Loxosceles devia
(Texas Recluse)

Featured spider picture The spider species Loxosceles devia, commonly known as Texas Recluse, belongs to the genus Loxosceles, in the family Sicariidae. Loxosceles devia spiders have been sighted 3 times by contributing members. Based on collected data, the geographic range for Loxosceles devia includes 1 countries and 1 states in the United States. Loxosceles devia is most often sighted during the month of November.

Taxonomic Hierarchy

  • Kingdom: Animalia
  • Phylum: Arthropoda
  • Class: Arachnida
  • Order: Araneae
  • Suborder: Araneomorphae
  • Family: Sicariidae
  • Genus: Loxosceles
  • Species: Loxosceles devia

Common Name (AASMore information icon)

Texas Recluse

Other Common Names

Brown Spider, Violin Spider, Six-eyed Brown Spider, Fiddle-back Spider

Author

Willis J. Gertsch & Stanley Mulaik, 1940

Primary Colors


Sightings Overview

There have been 3 confirmed sightings of Loxosceles devia (Texas Recluse), with the most recent sighting submitted on June 22, 2016 by Spider ID member spiderid. The detailed statistics below may not utilize the complete dataset of 3 sightings because of certain Loxosceles devia sightings reporting incomplete data.

  • Web: NAN% of the time, Loxosceles devia spiders are sighted in a spider web (Sample size: 0)
  • Sex: 1 female and 2 male.
  • Environment: Loxosceles devia has been sighted 0 times outdoors, and 0 times indoors.
  • Outdoors:

Location and Range

Loxosceles devia (Texas Recluse) has been sighted in the following countries: United States.

Loxosceles devia has also been sighted in the following states: Texas.

Seasonality

Loxosceles devia has been primarily sighted during the month of November.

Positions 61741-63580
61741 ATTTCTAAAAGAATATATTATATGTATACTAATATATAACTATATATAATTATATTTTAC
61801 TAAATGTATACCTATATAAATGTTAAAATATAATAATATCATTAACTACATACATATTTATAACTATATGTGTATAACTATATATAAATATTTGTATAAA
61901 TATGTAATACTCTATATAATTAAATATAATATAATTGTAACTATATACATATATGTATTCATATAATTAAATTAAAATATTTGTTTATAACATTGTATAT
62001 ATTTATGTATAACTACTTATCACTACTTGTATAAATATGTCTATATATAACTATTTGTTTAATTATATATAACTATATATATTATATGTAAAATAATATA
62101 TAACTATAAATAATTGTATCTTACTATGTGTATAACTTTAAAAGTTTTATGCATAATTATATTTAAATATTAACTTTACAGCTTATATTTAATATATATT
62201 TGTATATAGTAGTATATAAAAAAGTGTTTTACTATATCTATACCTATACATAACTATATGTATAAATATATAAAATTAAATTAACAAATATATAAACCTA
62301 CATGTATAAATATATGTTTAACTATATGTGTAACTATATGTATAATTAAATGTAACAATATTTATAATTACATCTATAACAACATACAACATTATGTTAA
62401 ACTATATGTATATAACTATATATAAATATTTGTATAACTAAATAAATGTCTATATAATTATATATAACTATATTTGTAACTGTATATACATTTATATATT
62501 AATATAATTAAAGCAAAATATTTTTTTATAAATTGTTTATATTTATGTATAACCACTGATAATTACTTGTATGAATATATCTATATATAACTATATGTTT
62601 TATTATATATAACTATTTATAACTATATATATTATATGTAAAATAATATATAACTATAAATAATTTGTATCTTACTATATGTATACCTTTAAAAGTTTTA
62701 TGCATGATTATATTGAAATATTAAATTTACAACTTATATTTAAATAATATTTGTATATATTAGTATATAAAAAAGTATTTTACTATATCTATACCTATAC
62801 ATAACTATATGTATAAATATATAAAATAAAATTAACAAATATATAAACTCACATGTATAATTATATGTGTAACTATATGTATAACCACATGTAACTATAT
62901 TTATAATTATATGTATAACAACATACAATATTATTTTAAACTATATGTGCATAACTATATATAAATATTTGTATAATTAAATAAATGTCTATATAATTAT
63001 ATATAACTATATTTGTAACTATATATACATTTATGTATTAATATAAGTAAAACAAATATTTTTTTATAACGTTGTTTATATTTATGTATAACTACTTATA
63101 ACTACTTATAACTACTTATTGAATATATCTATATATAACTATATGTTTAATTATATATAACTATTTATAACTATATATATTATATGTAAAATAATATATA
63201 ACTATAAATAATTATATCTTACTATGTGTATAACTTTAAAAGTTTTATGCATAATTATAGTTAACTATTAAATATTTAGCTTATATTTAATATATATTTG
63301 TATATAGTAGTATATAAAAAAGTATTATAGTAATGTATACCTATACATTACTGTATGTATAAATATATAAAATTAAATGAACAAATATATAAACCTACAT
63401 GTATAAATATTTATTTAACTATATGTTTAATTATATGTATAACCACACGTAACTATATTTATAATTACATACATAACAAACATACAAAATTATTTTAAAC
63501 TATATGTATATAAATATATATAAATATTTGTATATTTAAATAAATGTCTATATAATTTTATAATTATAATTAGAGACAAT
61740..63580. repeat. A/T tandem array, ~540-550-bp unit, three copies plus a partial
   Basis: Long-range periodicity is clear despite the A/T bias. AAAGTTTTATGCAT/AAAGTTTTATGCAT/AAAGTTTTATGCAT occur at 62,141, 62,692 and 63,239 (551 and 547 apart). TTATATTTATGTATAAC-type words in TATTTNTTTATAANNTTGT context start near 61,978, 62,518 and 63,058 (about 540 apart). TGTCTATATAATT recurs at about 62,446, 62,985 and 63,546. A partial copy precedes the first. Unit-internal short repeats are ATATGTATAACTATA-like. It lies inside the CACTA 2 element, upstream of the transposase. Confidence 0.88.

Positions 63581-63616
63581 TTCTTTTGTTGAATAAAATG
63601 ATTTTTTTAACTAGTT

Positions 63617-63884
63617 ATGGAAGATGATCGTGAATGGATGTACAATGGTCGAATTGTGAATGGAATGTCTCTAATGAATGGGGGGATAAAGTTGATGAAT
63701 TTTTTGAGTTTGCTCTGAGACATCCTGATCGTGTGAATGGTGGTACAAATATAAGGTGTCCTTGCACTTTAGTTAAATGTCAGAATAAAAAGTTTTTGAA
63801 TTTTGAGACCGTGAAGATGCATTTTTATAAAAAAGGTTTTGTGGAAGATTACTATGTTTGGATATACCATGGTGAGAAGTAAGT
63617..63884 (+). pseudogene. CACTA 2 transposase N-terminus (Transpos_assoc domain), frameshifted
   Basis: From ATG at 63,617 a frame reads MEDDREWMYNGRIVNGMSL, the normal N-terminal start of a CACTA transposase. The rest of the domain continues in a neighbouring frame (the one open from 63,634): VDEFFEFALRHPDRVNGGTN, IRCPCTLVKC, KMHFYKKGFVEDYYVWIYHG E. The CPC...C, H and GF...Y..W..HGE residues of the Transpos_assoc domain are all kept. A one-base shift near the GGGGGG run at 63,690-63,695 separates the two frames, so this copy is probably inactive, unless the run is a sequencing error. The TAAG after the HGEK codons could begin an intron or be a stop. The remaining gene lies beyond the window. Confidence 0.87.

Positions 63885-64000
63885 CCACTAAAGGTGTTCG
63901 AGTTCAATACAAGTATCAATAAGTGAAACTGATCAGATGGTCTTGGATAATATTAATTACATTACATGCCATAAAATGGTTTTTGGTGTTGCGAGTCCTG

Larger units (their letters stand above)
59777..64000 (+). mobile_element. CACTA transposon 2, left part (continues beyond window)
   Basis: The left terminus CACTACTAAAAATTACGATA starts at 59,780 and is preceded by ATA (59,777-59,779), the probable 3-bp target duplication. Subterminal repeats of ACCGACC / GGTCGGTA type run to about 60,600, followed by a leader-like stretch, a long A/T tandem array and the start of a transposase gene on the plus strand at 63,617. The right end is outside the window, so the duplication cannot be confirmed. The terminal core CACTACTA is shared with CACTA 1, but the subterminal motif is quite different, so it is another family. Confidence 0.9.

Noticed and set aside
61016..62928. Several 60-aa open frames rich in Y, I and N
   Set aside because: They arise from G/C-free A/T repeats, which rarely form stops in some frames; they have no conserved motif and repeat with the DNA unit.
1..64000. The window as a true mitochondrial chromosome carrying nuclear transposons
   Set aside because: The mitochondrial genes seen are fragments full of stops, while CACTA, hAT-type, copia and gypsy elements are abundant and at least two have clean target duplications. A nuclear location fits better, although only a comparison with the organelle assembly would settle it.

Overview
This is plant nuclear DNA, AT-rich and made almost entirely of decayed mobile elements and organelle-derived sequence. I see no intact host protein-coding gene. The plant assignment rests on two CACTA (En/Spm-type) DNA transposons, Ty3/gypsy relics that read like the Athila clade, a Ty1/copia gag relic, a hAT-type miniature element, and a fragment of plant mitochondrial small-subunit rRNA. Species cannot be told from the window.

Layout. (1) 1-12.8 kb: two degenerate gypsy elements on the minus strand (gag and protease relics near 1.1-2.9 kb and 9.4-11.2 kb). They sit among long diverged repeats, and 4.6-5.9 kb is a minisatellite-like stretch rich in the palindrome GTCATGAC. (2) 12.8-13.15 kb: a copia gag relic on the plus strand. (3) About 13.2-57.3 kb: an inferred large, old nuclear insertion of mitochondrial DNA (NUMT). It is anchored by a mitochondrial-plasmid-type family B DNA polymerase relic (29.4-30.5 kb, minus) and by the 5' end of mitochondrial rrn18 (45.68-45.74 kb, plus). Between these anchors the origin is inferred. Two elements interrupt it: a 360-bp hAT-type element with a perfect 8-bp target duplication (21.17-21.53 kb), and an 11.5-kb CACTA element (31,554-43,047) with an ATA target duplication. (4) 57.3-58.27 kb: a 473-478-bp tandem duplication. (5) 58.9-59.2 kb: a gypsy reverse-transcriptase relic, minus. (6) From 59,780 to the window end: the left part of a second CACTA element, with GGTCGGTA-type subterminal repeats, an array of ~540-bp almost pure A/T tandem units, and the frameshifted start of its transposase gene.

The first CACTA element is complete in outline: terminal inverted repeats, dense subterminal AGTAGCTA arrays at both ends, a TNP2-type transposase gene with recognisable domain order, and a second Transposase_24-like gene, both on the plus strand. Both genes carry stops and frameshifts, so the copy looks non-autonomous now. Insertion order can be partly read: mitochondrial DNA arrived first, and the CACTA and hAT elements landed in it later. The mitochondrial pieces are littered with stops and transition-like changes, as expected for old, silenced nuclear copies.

• January: 1
  • February:
  • March:
  • April:
  • May:
  • June: 1
  • July:
  • August:
  • September:
  • October:
  • November: 1
  • December:

Additional Remarks

  • Easily mistaken for the “brown recluse” (Loxosceles reclusa) or other species in the genus.
  • This spider lives mostly under stones, in abandoned rodent burrows, and other natural refuges outdoors.
  • Egg sacs of related species average between 30 and 50 eggs per sac, with rates of successful hatching varying from 40-80% (Vetter 2008).
  • This spider’s venom contains sphingomyelinase D, a necrosis-causing enzyme.
  • This is a medically significant species: venom is potentially dangerous to humans. Reactions can vary from “unremarkable” (little, if any, damage and are self-healing) and “mild” (redness and itching, but usually self-healing) to “dermonecrotic” (a necrotic skin lesion that requires medical intervention) or, very rarely “systemic” (affecting the vascular system and potentially fatal). The potential for bites is slim, and can be largely avoided by taking simple precautions, and the majority of verified cases fall into the first two categories (unremarkable or mild). Most importantly, many other medical conditions can produce the skin lesions so often wrongly attributed to Loxosceles or other types of spiders. Please consult Rick Vetter’s 2008 article for a list of these. Misdiagnosis can lead to worse problems than a mere spider bite (if the actual cause is MRSA, for example).

Featured Pictures

Picture of Loxosceles devia (Texas Recluse) - Female - Dorsal,Eyes Enlarge Picture
  • Check iconFamily Check iconGenus Check iconSpecies
  • Submitted Calendar iconJun 22, 2016
  • Photographed Picture iconJan 21, 2012
  • Copyright icon Jason Penney
  • SpiderID
    spiderid (Submitted by)
  • Sex icon
    Female
  • Location iconNorth of Big Wells, Zavala County, Texas, United States
  • Comment icon0 Comments
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Picture of Loxosceles devia (Texas Recluse) - Male - Dorsal Enlarge Picture
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Picture of Loxosceles devia (Texas Recluse) - Male - Eyes Enlarge Picture
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